grey lichenFinally, growing alongside the crottle but not as lushly is this plain grey crustose lichen. I can’t make out any apothecia on its surface, so no ‘wine gums’, ‘jam tarts’ or ‘golf tees’ to help me here.

I should have gone in closer with the macro setting.

Bonfire Moss

moss on wall top

Also on the top of the wall, this moss has white, wiry outgrowths and its reddish-brown sporangia have screwed up, curly stems.

In mosses the stems of the spore capsules are called seta. The bonfire moss, Funaria hygrometrica, is distinctive, with its abundant, swan-neck seta. The British Bryological Society field guide says that this is a common plant that beginners will soon learn to recognise, so I’m pleased to have made a start by identifying it.

Although it is characteristic of old bonfire sites, it will colonise any patch of bare, disturbed nutrient-rich soil. Perhaps here it has colonised a bare patch of the wall top which had initially been colonised by the crottle.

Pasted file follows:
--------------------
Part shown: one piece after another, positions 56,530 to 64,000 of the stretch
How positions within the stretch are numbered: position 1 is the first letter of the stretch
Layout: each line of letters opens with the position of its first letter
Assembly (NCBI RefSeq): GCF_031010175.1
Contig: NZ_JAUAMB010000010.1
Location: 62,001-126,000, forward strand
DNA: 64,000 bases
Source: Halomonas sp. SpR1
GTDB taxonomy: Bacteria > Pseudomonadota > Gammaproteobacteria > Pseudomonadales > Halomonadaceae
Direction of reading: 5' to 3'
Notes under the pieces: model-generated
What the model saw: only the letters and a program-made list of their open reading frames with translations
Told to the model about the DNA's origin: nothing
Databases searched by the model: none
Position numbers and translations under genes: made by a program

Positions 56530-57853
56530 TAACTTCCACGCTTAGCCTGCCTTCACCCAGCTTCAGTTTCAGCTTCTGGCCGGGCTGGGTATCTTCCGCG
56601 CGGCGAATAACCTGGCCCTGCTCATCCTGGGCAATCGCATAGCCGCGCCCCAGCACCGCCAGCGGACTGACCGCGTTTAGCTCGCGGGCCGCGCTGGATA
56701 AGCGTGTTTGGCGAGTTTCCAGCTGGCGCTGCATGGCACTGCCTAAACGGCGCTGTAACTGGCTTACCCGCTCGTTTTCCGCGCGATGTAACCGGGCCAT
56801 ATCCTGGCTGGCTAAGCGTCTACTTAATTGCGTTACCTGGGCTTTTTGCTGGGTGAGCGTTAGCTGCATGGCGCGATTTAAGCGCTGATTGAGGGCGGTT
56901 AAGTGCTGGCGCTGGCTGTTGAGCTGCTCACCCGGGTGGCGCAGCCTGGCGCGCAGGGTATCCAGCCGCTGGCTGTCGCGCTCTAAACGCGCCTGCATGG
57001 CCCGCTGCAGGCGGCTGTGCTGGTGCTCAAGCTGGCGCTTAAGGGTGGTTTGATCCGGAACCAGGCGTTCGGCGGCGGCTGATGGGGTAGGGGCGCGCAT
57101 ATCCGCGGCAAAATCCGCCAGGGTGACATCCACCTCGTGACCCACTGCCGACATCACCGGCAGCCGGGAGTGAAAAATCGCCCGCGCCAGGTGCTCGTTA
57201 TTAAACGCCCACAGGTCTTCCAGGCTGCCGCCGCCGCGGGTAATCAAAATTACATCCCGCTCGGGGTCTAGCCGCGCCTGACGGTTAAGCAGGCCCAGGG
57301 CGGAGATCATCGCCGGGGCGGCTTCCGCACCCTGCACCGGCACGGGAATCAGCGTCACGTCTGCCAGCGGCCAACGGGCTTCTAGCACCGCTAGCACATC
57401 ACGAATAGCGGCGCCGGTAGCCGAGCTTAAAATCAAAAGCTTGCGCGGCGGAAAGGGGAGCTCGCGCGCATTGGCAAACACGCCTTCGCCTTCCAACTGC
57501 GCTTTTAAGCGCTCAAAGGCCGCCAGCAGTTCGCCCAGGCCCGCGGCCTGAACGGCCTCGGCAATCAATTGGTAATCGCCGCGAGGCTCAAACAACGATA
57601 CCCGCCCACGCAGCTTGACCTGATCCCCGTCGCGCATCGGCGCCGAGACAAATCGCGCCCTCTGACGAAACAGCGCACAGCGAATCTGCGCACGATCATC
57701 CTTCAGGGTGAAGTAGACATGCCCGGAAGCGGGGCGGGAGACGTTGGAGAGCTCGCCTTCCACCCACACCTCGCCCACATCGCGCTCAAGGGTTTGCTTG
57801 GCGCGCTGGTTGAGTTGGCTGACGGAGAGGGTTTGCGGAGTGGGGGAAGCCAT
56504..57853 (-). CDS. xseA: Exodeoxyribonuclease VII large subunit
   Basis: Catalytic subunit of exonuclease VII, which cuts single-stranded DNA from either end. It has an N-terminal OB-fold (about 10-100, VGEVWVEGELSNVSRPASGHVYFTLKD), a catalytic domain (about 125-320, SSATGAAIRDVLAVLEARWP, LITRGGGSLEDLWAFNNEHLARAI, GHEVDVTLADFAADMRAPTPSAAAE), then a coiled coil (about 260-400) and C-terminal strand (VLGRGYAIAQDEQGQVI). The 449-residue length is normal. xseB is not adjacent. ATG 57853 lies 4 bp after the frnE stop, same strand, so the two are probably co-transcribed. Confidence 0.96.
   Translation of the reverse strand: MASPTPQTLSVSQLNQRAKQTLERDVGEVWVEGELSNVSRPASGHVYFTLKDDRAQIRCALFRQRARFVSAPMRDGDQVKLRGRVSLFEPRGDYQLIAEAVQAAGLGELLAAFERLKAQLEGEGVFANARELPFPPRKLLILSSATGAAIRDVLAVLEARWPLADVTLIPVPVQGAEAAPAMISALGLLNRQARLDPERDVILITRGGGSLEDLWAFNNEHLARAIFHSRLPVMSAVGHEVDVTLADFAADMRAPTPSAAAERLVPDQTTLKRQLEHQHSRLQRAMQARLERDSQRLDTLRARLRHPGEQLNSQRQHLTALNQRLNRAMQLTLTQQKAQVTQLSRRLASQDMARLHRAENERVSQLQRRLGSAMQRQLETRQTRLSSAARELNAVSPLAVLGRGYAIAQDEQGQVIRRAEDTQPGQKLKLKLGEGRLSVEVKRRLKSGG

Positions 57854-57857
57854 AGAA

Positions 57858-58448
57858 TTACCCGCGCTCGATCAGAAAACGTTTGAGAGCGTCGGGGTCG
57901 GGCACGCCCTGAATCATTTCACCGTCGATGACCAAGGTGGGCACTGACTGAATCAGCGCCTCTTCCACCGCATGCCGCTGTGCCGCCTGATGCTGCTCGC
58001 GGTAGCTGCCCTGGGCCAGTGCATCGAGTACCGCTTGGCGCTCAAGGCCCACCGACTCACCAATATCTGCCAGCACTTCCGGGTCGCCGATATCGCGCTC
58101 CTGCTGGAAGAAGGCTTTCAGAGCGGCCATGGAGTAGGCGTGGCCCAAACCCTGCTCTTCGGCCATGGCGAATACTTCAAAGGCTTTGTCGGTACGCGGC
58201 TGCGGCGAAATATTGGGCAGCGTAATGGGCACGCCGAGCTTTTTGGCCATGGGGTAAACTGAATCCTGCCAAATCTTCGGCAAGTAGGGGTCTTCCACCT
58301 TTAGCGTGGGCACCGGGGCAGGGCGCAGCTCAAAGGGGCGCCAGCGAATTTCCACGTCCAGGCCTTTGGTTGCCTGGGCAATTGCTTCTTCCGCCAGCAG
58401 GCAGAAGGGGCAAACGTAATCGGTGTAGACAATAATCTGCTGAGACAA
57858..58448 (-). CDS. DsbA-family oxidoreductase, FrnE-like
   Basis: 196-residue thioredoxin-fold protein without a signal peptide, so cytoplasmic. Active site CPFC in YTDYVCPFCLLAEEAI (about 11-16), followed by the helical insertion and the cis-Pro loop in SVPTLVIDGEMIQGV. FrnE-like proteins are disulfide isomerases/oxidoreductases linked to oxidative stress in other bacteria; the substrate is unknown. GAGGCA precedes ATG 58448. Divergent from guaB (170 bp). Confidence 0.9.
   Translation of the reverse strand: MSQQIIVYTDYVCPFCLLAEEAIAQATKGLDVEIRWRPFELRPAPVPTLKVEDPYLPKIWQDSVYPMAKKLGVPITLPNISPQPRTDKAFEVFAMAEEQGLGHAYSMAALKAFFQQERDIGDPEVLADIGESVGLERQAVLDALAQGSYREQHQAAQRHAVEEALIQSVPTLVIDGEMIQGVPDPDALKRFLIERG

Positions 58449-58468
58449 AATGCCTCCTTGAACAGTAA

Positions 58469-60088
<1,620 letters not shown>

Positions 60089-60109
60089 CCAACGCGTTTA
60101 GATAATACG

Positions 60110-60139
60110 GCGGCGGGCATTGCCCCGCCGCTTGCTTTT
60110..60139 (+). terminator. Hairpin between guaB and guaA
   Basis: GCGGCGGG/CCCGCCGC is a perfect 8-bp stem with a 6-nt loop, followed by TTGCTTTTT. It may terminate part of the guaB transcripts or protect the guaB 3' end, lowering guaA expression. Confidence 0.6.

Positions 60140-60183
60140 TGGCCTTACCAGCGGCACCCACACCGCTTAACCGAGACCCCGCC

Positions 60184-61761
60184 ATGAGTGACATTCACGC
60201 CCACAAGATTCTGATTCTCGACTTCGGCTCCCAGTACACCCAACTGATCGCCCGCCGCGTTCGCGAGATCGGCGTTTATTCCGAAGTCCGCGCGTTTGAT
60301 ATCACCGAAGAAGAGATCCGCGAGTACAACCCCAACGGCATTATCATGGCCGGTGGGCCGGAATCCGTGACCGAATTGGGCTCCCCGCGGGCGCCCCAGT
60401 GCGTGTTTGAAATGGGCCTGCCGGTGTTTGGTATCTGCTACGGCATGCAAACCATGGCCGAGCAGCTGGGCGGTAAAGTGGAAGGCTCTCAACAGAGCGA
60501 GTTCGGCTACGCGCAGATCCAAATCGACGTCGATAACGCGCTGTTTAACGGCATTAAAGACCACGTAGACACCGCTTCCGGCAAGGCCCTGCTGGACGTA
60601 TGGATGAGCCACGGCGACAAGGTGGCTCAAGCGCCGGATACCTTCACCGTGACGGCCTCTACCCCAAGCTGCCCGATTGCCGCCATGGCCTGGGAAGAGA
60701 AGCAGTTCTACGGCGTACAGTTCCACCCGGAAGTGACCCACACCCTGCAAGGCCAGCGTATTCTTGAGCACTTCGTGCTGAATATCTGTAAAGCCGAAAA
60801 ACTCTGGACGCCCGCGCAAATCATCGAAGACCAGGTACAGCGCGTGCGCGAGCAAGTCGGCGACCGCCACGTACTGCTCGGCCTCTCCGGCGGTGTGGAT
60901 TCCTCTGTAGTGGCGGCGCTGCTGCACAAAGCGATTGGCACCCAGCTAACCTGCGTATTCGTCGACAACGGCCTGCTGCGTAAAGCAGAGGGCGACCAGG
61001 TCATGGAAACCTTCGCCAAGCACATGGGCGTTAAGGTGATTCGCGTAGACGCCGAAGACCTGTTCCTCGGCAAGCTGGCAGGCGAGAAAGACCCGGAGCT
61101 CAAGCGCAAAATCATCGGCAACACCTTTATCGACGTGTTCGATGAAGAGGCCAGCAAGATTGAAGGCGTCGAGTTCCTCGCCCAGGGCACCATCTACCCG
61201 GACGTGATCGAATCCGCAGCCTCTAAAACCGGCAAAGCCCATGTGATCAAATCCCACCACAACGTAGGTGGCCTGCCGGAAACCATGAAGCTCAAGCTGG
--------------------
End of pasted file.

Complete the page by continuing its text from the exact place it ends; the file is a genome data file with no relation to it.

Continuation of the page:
Yellow Brain

orange fungus

orange fungusThis small orange fungus was growing from a conifer stump near the cladonia lichen. I think that this is Yellow Brain, Tremella mesenterica, a common jelly fungus, which appears as knobbly outgrowths before it grows into a brain-like mass. The field guide tells me that it’s commonly found on gorse, hazel, birch, ash,

beech and other woody species.

Langsett in October

Langsett woods

Original size of drawing: 1.8 inches, 4.5 cm across.

So good to be back at Langsett, walking around the reservoir, across the more and back up through the woods where larch and beech are now in their autumn colours.


March Hare

Lakeside path, pencil and watercolour, from a photograph taken at lunchtime.

10.15 a.m.: It’s almost a year since we walked the circuit of Langsett Reservoir. We always go anticlockwise as the lakeside path through the pines gets us off to a brisk start; we prefer to leave picking our way through the mud at the far corner of the lake until later.

coal tit flits about, investigating the branches of a lakeside pine.

As we climb the rocky path up to the moor, a robin perches in a shrub on the heathy slope.